“Make no mistake, Captain Scott was a hero and his party were great human beings,” Sir David Attenborough told a captivated audience at the London Wetland Centre yesterday.
Scott left a legacy of “courage, amazing superhuman courage,” Sir David added, recalling his own discomfort on stepping into the empty Antarctic hut from which Scott’s party launched their successful attempt on the South Pole.
“It was mostly a smell of tar, rope and antiquity. There was an anorak hanging on a hook and a bench with the test tubes and Bunsen burners with which Edward Wilson [the expedition’s scientist] did his experiments.
“Suddenly I felt I couldn’t stay any longer,” Sir David added. “I felt the personalities of these huge extraordinary characters who opened up the Antarctic. I had to get out of the hut. It was an experience I will never forget.”
Sir David’s recollection was among highlights he recounted to mark the publication of Edward Wilson’s Antarctic Notebooks, a collection of the naturalist’s sketches and paintings.
Dr Wilson was a member of both Scott’s expeditions and the book incorporates a selection of artwork from the two journeys.
The scientist’s body and his drawings and watercolours were found alongside Scott’s corpse after the exhausted and demoralised party ran out of supplies on their return from the South Pole. They had been beaten to the frozen landmark just months earlier by Norwegian Roald Amundsen.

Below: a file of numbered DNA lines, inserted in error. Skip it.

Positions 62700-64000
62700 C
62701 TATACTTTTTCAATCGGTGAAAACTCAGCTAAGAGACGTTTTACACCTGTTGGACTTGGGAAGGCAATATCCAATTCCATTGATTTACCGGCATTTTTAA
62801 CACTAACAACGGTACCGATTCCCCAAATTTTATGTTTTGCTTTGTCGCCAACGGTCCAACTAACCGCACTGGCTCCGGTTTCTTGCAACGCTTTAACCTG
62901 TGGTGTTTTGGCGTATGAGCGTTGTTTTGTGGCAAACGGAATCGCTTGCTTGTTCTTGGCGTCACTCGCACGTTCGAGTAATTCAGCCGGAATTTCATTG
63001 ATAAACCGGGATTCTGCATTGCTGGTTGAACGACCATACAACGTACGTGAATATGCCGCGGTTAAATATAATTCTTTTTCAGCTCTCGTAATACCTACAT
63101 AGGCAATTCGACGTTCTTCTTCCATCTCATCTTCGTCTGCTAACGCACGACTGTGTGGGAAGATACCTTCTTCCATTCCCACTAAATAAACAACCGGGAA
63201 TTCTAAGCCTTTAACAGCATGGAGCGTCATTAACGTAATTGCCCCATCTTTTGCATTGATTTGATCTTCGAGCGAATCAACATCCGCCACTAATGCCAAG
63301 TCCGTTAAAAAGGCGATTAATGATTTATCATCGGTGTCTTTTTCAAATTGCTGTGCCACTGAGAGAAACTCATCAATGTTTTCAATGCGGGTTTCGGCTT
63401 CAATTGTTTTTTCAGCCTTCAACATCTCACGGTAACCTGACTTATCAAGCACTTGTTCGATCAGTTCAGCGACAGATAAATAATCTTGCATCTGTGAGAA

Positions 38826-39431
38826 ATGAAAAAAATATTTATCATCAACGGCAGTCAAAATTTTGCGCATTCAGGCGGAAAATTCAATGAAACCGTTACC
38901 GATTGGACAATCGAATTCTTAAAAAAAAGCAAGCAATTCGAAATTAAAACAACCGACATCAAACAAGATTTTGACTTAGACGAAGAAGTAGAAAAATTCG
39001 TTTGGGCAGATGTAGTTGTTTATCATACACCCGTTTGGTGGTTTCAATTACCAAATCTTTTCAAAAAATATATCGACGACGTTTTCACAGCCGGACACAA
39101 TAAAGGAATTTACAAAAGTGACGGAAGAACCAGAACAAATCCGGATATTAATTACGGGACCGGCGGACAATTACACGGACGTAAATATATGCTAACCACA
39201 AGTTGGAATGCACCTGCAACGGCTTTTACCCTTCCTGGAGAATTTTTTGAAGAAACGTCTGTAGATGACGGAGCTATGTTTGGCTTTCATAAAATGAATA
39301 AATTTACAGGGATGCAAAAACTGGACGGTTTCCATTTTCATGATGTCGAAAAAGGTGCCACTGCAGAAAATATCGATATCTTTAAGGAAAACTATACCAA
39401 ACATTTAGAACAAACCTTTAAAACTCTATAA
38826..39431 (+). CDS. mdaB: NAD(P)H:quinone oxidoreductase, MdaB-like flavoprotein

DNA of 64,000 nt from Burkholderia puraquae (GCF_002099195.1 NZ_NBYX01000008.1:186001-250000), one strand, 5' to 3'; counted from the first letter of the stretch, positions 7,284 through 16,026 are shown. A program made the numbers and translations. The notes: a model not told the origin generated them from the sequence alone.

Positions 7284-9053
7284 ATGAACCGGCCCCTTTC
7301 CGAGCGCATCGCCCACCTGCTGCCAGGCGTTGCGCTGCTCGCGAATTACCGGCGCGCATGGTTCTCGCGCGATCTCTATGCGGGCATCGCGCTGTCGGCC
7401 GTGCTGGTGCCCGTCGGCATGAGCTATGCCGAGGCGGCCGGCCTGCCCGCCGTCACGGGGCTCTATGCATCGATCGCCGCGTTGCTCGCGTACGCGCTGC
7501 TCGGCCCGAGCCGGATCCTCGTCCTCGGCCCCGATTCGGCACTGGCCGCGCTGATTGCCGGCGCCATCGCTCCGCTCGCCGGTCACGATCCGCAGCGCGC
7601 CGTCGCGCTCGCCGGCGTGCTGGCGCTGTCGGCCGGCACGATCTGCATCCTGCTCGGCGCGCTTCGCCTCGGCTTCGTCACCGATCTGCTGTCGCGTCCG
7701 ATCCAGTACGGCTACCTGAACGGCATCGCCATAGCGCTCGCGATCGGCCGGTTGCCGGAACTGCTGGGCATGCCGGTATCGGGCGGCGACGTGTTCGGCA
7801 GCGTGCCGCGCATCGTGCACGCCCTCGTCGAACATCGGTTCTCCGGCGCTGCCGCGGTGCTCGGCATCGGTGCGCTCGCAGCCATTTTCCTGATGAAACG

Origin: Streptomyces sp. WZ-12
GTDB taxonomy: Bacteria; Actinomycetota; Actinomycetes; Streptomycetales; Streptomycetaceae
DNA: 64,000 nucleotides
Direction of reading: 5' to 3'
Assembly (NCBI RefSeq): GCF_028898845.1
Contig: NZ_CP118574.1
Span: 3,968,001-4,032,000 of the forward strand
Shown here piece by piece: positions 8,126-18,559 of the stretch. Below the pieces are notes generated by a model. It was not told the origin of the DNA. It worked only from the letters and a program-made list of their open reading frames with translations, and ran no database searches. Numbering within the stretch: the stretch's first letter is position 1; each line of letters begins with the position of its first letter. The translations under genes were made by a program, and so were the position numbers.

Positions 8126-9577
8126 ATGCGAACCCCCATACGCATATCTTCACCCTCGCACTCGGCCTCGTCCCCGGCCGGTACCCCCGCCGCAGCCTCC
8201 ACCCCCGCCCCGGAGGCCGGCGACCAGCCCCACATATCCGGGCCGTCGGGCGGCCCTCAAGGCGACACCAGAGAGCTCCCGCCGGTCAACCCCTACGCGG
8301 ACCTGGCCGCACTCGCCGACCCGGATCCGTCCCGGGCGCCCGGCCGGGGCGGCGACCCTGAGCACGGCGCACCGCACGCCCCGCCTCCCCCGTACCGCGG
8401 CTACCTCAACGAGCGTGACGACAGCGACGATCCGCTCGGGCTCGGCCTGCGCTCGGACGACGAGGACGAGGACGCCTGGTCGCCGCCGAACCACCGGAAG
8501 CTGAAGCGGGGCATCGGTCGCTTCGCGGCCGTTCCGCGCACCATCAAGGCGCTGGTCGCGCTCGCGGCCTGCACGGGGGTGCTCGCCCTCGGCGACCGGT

Dr Wilson sketched penguins, albatrosses, skuas and fish. He depicted stunning landscapes, spectacular skies and outlines of unimaginable shores.
Much of his work was in pencil and unfinished. Beside each was a colour code for completion later.
The book has been compiled by Dr Wilson’s great nephews Chris and David Wilson, themselves professional naturalists. “A lot of the drawings were of species never seen before,” David Wilson said. “But perhaps most important were the topographical drawings, some 70 yards long, of newly discovered coastlines.
The impact of the expedition’s work was still being felt today, David Wilson added. “Penguin skins they collected were later used to prove the existence of DDT which led to it being banned in the US and later across the world.”
Also found beside the bodies was Scott’s famous last letter to his wife which included the immortal words about their two-year-old son Peter: “Make the boy interested in natural history if you can; it is better than games”.
That she did and 65 years ago in 1946, Peter founded the Severn Wildfowl Trust, later to become WWT. “Peter aroused the world in a way that was before his time,” Sir David Attenborough said. “He became a universal figure. He made everyone realise that the natural world is in danger from ourselves and we have a responsibility to do something about that.”
WWT Chief Executive Martin Spray stressed the inspiration Captain Scott drew from Dr Wilson and the legacy for WWT of Captain’s Scott’s words for his son. “That simple message, in my view, changed the world,” he said. “Peter Scott was a man of extraordinary achievements.”